The transport of oil tankers in the world fell 8.5% year-on-year in 2020, to 3,109 million tons.
This volume includes crude oil, oils and chemicals.
Above all, the drop in the transport of oil tankers was due to the blockade restriction applied in several major economies to contain the spread of the virus, which caused a contraction of 4.2% of world GDP during the year.
During 2010-2019, the maritime transport of oils and chemicals increased at an average CAGR of 3.2%, which is strongly correlated with the global average GDP growth of 3.2% per year during the same period.
A sharp decline in maritime trade in 2020 appears to be an outlier.
Pyxis Tankers expects trade to improve with a gradual recovery in demand due to the launch of several vaccines that are expected to support the pace of economic recovery in the future.
The supply of oil tankers is determined by the size of the existing fleet, measured in terms of dwt.
According to Pyxis Tankers, crude oil, oils, and chemicals are essentially transported by four different types of tankers.
First of all, crude oil is transported in unlined vessels, the size of which varies upwards from 55,000 dwt.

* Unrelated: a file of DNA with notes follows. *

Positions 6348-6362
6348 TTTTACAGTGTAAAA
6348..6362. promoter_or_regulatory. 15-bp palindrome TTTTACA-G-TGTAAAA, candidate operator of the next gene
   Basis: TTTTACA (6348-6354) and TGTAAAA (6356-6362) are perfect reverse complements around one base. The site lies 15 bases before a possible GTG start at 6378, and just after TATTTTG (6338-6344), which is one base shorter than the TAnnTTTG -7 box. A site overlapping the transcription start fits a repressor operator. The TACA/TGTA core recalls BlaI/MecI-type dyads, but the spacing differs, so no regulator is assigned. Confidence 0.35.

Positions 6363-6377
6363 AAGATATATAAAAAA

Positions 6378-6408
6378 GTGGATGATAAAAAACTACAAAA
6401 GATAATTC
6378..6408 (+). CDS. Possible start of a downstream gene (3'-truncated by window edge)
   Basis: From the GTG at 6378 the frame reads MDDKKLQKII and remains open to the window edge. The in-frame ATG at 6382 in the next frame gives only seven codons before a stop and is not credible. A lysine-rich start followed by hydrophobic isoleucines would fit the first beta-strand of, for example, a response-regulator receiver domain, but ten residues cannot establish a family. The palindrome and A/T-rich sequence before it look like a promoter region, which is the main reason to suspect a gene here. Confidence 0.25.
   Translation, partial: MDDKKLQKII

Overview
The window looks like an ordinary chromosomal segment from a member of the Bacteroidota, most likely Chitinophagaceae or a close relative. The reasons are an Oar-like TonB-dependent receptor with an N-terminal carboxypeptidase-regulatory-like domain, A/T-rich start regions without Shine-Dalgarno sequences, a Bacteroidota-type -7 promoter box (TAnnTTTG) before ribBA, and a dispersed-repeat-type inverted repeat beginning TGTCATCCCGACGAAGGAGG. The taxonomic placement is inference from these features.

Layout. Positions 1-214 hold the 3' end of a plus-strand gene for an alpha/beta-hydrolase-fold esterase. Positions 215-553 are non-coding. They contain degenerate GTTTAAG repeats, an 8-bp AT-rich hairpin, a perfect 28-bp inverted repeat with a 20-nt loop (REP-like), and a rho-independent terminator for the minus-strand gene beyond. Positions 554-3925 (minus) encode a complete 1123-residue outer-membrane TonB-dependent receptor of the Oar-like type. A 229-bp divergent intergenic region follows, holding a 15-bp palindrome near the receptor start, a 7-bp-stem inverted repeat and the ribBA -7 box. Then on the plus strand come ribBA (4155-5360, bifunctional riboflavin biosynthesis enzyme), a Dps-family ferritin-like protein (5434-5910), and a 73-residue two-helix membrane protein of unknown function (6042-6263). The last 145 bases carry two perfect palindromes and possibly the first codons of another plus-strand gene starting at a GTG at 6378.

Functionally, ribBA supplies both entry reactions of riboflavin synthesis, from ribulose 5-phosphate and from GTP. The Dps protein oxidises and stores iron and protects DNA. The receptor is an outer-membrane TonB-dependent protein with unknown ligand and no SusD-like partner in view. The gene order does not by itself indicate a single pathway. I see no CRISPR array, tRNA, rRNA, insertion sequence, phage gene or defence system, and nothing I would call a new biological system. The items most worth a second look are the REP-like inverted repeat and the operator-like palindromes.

Meanwhile, clean products are transported in lined tank trucks that range in size from 10,000 dwt to more than 80,000 dwt and in product / chemical tank trucks that have the capacity to transport both products and certain chemicals because they have a certificate of fitness to transport liquid chemicals in bulk IMO.
This last category represents “oscillating” vessels, with the ability to move between the chemical and product sectors depending on market conditions.
Finally, there is a fleet of specialty chemicals, all IMO qualified, and used primarily in the transport of chemicals and vegetable oils and fats.
The pure chemicals fleet represents nearly 26.7% of all tankers (based on capacity) that can carry products, but because most trade chemicals, it is excluded from the fleet and order book analysis.